All about security analytics

March 18, 2019 | Kim Crawley
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security analytics typically involves tools and expertise

With or without a security operations center, and whether your network is on premises, in the cloud, or a hybrid, you need to determine which events and indicators correlate with cyber attacks. Organizations these days face a wider range and greater frequency of cyber threats than ever before. These threats can be from APTs (advanced persistent threats), cyberwarfare, promiscuous attacks through bots and botnets, script kiddies, malware-as-a-service via the Dark Web, or even internal attacks from entities within your organization. Everything from distributed denial of service attacks (DDoS) to cryptojacking, from man-in-the-middle attacks to spear phishing, from ransomware to data breaches hit businesses of all sizes and in all industries constantly and every single day. It’s perfectly normal to find it all to be overwhelming!

But implementing the right tools and practices can help you make sense of all of the cacophony. That’s where cybersecurity analytics can be useful. Several years ago, security analytics became something of a buzzword, but it’s as relevant now as ever.

Cybersecurity data analytics explained

So what is it exactly? It’s actually quite simple.

Security analytics isn’t one particular type of tool or system. It is a way of thinking about cybersecurity proactively. It involves analyzing your network’s data from a multitude of sources in order to produce and maintain security measures. It’s all about aggregating data from every possible source and finding the “forests” that all of those “trees” of logs and other recorded details are a part of. Of course, being able to identify the “forests” can make it easier to not only put out “forest fires” of cyber attacks, but also prevent “forest fires” in the future.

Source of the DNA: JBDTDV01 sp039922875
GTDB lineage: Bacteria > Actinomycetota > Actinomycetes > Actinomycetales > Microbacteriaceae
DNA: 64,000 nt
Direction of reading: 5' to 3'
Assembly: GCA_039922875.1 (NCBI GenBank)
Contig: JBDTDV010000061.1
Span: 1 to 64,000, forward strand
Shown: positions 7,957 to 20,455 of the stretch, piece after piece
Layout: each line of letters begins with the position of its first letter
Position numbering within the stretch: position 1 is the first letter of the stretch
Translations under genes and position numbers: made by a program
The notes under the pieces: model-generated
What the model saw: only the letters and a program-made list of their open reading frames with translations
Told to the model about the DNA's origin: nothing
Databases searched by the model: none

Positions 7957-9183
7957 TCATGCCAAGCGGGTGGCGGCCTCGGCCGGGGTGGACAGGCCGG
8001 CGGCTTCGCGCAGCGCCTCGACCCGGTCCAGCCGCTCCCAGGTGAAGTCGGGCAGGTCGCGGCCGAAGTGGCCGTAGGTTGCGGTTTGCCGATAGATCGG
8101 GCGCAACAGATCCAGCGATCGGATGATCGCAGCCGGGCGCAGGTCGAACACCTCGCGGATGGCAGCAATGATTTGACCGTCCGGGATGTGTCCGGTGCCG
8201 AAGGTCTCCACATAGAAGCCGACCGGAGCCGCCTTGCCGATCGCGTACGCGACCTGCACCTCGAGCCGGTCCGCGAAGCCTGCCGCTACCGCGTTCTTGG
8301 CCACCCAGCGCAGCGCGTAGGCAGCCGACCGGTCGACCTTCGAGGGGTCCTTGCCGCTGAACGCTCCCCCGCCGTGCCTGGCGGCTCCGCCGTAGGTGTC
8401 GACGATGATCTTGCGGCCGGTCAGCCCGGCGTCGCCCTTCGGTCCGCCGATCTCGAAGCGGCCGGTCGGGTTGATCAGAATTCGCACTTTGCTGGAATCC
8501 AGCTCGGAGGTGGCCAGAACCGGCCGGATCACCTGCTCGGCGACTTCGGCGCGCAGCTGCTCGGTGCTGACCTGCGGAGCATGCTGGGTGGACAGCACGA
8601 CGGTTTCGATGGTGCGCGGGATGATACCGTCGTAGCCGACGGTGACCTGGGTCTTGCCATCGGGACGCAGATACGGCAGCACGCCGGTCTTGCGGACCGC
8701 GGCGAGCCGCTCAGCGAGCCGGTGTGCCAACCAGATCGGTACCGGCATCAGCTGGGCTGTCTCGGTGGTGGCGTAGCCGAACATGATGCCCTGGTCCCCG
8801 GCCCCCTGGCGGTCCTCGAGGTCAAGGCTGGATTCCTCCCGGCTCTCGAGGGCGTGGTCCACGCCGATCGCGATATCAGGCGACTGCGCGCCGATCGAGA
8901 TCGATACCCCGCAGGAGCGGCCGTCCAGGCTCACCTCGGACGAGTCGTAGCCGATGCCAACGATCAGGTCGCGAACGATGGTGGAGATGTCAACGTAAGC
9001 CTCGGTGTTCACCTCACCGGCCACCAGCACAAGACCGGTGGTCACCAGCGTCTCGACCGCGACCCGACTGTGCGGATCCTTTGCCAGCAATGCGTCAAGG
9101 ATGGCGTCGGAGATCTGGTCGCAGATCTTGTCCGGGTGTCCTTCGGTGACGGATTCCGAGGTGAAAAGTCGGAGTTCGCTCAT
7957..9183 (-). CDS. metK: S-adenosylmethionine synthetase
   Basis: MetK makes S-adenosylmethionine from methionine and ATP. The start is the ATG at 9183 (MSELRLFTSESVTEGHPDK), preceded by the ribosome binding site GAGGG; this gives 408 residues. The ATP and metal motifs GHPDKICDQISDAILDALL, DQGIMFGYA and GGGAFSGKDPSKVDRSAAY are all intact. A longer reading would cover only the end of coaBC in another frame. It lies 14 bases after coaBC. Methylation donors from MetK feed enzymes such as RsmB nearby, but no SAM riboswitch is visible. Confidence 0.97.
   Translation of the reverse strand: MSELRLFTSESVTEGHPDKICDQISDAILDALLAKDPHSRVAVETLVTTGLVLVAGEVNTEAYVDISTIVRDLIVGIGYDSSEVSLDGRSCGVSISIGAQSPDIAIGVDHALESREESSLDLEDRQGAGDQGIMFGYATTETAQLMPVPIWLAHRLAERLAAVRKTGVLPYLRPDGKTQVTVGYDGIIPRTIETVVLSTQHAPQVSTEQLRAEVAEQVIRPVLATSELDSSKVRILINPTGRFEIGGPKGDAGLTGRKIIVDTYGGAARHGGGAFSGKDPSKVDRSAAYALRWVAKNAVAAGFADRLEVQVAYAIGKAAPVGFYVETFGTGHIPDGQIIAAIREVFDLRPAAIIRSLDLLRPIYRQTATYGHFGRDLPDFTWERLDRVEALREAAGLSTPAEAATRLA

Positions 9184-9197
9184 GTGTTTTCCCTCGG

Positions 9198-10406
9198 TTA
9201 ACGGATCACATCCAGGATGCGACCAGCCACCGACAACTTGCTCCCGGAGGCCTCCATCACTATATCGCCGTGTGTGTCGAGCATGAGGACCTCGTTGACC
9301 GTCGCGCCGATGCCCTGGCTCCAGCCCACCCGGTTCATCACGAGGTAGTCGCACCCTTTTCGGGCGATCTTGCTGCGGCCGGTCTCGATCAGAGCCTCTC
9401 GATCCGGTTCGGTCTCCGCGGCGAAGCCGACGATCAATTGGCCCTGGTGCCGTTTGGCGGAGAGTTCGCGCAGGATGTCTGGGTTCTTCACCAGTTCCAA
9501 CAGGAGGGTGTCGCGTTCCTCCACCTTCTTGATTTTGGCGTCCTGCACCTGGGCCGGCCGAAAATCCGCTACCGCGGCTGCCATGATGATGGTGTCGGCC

Security analytics sources and tools

Here are some of the different types of data sources which can be used in your cybersecurity analytics practices:

  • Cloud resources
  • User data acquired from endpoints
  • Logs from network security appliances, such as firewalls, IPS, and IDS
  • Network traffic and its patterns
  • Identity and access management logs
  • Threat intelligence
  • Geolocation data
  • Mobile devices and storage mediums connected via WiFi, Ethernet, and USB
  • Antivirus applications
  • Business specific applications

There are some types of tools which your network can deploy which pertain to cybersecurity analytics. They include:

  • Code analysis applications to find vulnerabilities in software and scripting
  • File analysis tools to explore files in ways which may go beyond malware detection
  • Log analysis applications for firewalls, IDS, IPS, networked print devices, servers, and endpoints
  • SOC (security operations center) specific applications to organize data in a way which is useful for their functions
  • DLP (data loss prevention) tools

Security analytics use cases

Properly implemented cybersecurity analytics can not only improve your network’s security posture, but also help your organization with regulatory compliance needs. There are many industry-specific regulations which require log data collection and activity monitoring. HIPAA and PCI-DSS are just a couple of them.

It can even help show your organization’s stakeholders and management which security measures and policies are useful and worthy of investment.

Using an analytics approach and the right tools have the benefit of being able to look at cyber threat patterns over months or possibly even years, as long as your network data is properly stored and maintained. Often it helps to get a “big picture” view of what may be going on with your network.

Security analytics AI and machine learning